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Parade Day!

Wednesday, October 31, 2018

World Series Victory Parade

After their historic 108-win season was capped off with a World Series Championship, the Red Sox took to the streets of Boston for their victory parade.  As a season ticket holder, I was invited to the ceremony at Fenway to kick off the festivities.  I didn’t get an invite last time, but I had seen it on TV, and we were excited that we’d get to see the whole team get on the duck boats without having to camp on the street before sunrise just to get a good spot.

The display in the right field concourse that showed photos representing each of the 108 regular season wins was updated to include 11 more from the postseason.

The display in the right field concourse that showed photos representing each of the 108 regular season wins was updated to include 11 more from the postseason. (It was updated some time during the ceremony, because the final photo was missing when we first entered the park. Good thing we walked by it again on the way out!)

The ceremony was fun.  Kicked off by Boston Mayor Marty Walsh and Massachusetts Governor Charlie Baker, we got to hear from and cheer for Red Sox ownership, President of Baseball Operations Dave Dombrowski, manager Alex Cora, World Series MVP Steve Pearce, ALCS MVP Jackie Bradley Jr., J.D. Martinez, Nathan Eovaldi, Joe Kelly, and Brock Holt.  It ended with a surprise visit from Jerry Remy, who missed the end of the season after undergoing cancer treatments.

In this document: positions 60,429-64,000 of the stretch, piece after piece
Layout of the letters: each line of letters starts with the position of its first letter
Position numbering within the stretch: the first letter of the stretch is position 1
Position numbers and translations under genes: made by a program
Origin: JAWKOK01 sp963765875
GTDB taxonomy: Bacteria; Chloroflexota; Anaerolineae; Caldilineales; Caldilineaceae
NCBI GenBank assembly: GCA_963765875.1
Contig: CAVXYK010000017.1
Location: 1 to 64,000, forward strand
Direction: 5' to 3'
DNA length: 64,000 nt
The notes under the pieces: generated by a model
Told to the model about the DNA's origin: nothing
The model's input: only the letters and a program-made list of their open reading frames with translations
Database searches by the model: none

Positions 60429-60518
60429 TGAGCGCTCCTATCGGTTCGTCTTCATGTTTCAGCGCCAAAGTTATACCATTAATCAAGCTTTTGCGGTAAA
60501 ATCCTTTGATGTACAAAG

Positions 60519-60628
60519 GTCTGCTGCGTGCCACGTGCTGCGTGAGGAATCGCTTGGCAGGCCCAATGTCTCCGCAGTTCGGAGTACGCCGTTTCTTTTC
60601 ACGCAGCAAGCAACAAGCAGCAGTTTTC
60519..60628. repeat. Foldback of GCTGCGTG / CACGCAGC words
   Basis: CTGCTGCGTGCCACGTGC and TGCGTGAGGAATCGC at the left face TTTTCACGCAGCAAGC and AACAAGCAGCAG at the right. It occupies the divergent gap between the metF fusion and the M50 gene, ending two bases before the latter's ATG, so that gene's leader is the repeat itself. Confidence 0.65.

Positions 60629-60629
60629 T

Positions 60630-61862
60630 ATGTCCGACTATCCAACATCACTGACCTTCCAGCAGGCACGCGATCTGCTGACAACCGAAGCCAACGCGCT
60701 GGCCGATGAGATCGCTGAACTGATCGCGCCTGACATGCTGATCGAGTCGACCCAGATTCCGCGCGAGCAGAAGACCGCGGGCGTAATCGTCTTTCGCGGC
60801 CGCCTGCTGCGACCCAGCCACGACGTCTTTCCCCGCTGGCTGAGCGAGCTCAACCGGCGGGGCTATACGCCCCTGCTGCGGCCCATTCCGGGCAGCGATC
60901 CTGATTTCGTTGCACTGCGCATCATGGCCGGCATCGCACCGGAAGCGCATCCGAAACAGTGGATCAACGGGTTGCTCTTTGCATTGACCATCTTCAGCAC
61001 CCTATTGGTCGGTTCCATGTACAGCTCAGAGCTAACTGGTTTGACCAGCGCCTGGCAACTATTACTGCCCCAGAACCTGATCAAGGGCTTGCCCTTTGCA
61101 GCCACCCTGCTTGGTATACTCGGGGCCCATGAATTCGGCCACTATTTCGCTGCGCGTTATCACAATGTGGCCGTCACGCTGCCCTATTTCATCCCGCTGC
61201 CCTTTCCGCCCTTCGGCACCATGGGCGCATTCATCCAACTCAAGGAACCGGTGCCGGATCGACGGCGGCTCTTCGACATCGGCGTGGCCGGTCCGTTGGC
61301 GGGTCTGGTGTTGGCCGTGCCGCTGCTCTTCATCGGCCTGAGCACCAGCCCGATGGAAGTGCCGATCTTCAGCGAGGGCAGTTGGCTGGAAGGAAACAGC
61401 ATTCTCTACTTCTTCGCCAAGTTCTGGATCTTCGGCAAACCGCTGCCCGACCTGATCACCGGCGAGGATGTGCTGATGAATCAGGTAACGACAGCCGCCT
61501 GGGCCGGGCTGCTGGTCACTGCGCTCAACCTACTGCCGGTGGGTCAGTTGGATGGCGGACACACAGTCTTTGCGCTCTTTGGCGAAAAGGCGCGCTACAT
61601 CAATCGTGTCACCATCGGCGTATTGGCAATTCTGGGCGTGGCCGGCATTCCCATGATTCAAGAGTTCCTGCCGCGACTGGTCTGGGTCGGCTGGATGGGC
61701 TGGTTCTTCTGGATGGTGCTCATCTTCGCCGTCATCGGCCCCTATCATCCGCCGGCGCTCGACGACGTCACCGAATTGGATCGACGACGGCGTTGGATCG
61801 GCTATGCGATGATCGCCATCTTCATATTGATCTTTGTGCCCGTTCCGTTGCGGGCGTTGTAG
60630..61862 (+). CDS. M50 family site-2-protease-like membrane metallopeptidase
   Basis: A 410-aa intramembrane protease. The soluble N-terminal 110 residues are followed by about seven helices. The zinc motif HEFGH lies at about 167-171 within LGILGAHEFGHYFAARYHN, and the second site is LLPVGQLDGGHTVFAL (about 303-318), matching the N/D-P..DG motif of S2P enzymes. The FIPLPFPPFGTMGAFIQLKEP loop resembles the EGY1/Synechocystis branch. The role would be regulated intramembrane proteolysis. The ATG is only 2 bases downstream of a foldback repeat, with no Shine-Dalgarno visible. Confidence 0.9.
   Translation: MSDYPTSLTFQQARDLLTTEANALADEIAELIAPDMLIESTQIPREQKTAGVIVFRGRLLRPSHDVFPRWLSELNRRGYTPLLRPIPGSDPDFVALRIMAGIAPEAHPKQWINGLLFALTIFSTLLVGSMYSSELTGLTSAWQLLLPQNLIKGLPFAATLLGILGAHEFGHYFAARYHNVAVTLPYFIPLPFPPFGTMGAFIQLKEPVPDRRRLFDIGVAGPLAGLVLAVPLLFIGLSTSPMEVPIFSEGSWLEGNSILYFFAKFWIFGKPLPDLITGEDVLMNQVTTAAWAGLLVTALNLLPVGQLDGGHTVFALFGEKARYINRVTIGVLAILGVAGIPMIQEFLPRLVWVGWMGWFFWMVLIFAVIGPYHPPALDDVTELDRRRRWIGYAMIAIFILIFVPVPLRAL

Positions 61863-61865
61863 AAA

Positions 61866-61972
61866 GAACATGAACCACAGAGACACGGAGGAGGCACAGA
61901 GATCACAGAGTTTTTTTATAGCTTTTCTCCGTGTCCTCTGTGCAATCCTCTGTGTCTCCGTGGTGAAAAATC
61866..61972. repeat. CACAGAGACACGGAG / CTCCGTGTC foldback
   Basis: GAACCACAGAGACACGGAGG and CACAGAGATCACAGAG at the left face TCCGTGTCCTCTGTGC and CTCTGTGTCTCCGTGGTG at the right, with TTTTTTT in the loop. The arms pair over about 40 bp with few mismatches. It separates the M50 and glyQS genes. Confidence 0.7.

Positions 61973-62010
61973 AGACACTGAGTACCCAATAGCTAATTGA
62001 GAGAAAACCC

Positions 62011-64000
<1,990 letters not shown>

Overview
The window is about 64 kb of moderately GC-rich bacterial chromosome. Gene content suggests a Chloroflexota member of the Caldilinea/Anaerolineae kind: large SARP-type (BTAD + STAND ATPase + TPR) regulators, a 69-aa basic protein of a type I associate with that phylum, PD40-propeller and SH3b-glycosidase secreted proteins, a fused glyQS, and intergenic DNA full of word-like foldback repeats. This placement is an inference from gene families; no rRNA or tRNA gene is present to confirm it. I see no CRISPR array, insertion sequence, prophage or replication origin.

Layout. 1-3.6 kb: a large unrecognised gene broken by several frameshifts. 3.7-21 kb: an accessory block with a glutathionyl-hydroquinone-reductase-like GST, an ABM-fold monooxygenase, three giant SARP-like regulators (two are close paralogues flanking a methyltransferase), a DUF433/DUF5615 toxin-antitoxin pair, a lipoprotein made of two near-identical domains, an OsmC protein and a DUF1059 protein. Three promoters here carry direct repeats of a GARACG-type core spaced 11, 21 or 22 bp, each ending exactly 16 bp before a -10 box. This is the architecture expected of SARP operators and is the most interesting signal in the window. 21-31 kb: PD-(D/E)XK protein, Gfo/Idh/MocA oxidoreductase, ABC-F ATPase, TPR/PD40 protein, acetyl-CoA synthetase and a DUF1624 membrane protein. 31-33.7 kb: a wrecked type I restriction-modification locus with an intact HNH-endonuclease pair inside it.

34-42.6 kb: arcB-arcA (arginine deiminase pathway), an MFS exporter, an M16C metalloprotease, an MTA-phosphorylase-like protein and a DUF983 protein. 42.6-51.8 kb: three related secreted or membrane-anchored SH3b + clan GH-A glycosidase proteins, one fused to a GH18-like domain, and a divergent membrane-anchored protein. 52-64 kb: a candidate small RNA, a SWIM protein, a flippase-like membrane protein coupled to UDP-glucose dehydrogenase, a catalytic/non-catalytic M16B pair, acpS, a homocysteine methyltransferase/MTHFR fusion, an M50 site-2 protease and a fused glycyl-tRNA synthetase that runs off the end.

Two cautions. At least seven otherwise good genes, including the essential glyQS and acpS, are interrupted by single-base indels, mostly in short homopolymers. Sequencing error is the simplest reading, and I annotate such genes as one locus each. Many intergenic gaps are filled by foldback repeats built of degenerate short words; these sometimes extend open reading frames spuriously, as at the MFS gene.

Red Sox ownership Sam Kennedy, John W. Henry, Linda Pizzuti Henry, and Tom Werner now have four trophies to cart around to events. But Werner set it down facing to the side, and no one on the stage noticed. From the stands, people yelled out, "Rotate it," as our pictures all looked silly. Finally, one of the photographers on the stage sneaked over and fixed it, eliciting a cheer from the crowd.

Red Sox ownership Sam Kennedy, John W. Henry, Linda Pizzuti Henry, and Tom Werner now have four trophies to cart around to every event. But Werner set the newest one down facing to the side, and no one on the stage noticed. From the stands, people yelled out, "Rotate it," as our pictures all looked silly. Finally, one of the photographers on the stage sneaked over and fixed it, eliciting a cheer from the crowd.

First year manager Alex Cora pulled all the right strings all year long.

First year manager Alex Cora pulled all the right strings all year long.

Nathan Eovaldi got a warm welcome after his impressive performance, pitching multiple innings on back-to-back days as a starter and a reliever, including a record 97 pitches in relief in the 18-inning Game 3. His young son Jace also took to the mic to say, "Let's go, Red Sox!"

Nathan Eovaldi got a warm welcome after his impressive performance, pitching multiple innings on back-to-back days as a starter and a reliever, including a record 97 pitches in relief in the 18-inning Game 3. His young son Jace also took to the mic to say, "Let's go, Red Sox!" (You can also see that the trophies are lined up properly now.)

World Series MVP Steve Pearce, who grew up a Red Sox fan, addressed the crowd.

World Series MVP Steve Pearce, who grew up a Red Sox fan, addressed the crowd.

Brock Holt brought his son Griffin onto the stage.

Brock Holt, who became the first player to hit for the cycle in a postseason game during the Division Series, brought his son Griffin onto the stage.

It was great to see Jerry Remy onstage, and he looked like he was thrilled to be there.

It was great to see Jerry Remy onstage, and he looked like he was thrilled to be there.